According to the 2013-2017 American Community Survey (ACS) 5-Year Estimates, there is considerable disparity by race and ethnicity in access to computers. The three populations with the highest percentages of computer ownership were the Native Hawaiian and Other Pacific Islander alone population at 100.0 percent, the Asian alone population at 98.8 percent, and the Two or More Races population at 98.2 percent. The two populations with the lowest percentages of computer ownership were the Some Other Race alone population, at 80.5 percent, and the Black or African American alone population, at 86.8 percent.
Access to internet subscriptions also showed disparities by race and ethnicity. Over 31 percent of the Some Other Race alone population had a computer but no internet subscription; this was also true for 16.2 percent of the Hispanic or Latino population, 15.0 percent of the American Indian and Alaska Native alone population, and 14.7 percent of the Black or African American alone population.
Computer and internet subscription access also varied by labor force status.
U.S. Census Bureau; American Community Survey, 2013-2017 American Community Survey 5-Year Estimates, Table B28007; generated by CCRPC staff; using American FactFinder; <http://factfinder2.census.gov>; (5 March 2019).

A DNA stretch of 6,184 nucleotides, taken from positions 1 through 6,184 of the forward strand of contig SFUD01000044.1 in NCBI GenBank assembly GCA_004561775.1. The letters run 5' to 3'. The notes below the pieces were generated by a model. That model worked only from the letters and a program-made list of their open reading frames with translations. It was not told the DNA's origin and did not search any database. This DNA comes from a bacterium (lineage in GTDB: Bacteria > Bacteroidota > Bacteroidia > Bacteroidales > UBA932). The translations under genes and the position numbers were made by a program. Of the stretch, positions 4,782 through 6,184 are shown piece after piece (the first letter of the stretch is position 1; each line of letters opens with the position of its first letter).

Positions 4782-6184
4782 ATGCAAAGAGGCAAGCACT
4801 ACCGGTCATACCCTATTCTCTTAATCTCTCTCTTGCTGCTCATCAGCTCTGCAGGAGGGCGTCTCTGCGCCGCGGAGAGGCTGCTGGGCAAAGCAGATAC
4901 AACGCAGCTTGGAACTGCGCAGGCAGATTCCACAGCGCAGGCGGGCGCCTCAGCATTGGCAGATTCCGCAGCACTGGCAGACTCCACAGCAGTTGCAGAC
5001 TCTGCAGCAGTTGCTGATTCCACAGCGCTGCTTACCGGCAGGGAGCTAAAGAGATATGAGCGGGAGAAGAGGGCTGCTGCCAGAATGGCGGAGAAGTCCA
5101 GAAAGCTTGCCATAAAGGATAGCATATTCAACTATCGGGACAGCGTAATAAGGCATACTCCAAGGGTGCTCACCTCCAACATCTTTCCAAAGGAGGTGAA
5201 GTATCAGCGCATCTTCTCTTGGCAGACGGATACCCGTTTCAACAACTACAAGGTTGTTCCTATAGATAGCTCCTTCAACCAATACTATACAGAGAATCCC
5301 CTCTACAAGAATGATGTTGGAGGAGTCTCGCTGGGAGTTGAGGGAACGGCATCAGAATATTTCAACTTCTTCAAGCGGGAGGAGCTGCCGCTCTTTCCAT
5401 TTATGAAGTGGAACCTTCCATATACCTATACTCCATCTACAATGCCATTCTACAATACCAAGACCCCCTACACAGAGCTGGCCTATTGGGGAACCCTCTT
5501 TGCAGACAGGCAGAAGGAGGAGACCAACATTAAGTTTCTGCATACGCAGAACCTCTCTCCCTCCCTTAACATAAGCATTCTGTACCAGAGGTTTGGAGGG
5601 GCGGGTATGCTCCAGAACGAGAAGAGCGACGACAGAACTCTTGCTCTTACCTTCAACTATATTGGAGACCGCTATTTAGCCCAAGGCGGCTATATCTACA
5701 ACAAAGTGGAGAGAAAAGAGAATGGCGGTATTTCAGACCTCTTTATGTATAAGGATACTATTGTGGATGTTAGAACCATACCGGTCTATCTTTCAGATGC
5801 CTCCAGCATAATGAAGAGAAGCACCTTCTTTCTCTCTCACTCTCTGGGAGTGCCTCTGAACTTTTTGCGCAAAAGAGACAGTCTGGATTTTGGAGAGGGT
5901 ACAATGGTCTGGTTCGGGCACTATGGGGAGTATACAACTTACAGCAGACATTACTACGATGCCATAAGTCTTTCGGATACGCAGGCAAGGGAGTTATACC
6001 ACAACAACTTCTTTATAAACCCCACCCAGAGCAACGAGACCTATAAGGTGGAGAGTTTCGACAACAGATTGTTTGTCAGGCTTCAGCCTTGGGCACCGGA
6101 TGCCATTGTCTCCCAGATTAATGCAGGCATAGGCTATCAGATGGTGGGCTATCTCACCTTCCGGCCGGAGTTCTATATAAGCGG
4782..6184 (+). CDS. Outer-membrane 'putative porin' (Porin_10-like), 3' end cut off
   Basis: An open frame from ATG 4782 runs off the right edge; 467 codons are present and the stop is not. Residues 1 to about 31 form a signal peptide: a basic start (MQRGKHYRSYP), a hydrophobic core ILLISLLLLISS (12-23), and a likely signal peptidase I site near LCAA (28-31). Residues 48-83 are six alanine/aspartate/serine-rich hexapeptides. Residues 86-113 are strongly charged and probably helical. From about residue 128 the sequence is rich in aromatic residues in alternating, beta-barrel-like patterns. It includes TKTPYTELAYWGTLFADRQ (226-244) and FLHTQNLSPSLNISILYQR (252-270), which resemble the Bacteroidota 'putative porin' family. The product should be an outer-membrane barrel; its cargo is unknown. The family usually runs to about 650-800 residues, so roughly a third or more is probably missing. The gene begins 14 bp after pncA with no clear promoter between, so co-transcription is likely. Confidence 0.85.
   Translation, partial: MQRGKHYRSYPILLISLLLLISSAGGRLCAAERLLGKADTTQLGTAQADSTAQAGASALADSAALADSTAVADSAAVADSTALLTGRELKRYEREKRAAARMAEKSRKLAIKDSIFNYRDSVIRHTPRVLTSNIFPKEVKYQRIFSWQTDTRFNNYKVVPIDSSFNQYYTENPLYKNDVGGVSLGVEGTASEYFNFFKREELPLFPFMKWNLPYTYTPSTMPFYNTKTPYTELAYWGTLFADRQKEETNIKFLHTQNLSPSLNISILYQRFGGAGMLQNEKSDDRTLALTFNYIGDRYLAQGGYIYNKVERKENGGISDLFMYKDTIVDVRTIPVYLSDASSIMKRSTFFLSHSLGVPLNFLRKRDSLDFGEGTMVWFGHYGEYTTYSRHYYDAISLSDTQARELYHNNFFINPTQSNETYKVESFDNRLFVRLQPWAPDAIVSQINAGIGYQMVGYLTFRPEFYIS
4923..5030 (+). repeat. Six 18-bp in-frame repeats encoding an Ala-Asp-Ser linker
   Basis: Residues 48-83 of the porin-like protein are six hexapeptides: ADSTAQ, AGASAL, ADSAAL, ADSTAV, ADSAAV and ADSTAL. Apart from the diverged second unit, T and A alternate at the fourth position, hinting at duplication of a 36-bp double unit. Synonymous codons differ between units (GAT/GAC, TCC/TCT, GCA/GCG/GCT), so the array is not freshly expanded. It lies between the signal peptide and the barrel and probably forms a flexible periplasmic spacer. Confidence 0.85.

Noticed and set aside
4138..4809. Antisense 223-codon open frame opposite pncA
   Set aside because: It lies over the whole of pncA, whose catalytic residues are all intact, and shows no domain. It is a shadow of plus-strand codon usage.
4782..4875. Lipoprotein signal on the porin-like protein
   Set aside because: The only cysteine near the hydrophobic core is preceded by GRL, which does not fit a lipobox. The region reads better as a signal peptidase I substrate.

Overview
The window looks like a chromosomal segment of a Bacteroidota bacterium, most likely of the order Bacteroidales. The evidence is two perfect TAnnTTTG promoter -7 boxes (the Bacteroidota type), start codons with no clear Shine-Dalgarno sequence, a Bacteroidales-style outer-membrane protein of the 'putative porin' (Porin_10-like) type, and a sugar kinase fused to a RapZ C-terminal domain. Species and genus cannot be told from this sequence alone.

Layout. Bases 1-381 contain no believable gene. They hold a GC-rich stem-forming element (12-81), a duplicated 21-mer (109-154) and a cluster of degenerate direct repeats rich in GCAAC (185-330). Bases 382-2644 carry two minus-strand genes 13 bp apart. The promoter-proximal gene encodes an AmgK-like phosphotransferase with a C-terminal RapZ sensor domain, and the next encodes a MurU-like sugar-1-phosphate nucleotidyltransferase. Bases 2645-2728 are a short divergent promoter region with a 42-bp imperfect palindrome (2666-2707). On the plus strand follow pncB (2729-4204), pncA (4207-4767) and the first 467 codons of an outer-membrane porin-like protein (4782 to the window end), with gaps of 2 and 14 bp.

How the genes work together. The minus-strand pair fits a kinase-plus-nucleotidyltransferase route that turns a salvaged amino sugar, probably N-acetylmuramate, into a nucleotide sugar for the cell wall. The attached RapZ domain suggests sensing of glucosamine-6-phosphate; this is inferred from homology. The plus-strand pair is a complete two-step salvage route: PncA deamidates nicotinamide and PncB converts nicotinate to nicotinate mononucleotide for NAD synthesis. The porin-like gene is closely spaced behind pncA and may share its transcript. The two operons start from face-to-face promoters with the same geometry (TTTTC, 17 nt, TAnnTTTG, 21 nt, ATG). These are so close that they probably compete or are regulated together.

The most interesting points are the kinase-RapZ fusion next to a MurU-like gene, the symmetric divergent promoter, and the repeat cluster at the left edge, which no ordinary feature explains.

Individuals who were employed were most likely to have a computer (96.3 percent) and least likely to be without an internet subscription (8.8 percent). Individuals who were unemployed were less likely to have a computer than those who were employed (92.9 percent), and were most likely to have a computer but not have an internet subscription (16.3 percent). Individuals not in the labor force were least likely to have a computer (88.5 percent).
There was a clear trend in computer and internet subscription access by educational attainment.
U.S. Census Bureau; American Community Survey, 2013-2017 American Community Survey 5-Year Estimates, Table B28006; generated by CCRPC staff; using American FactFinder; <http://factfinder2.census.gov>; (5 March 2019).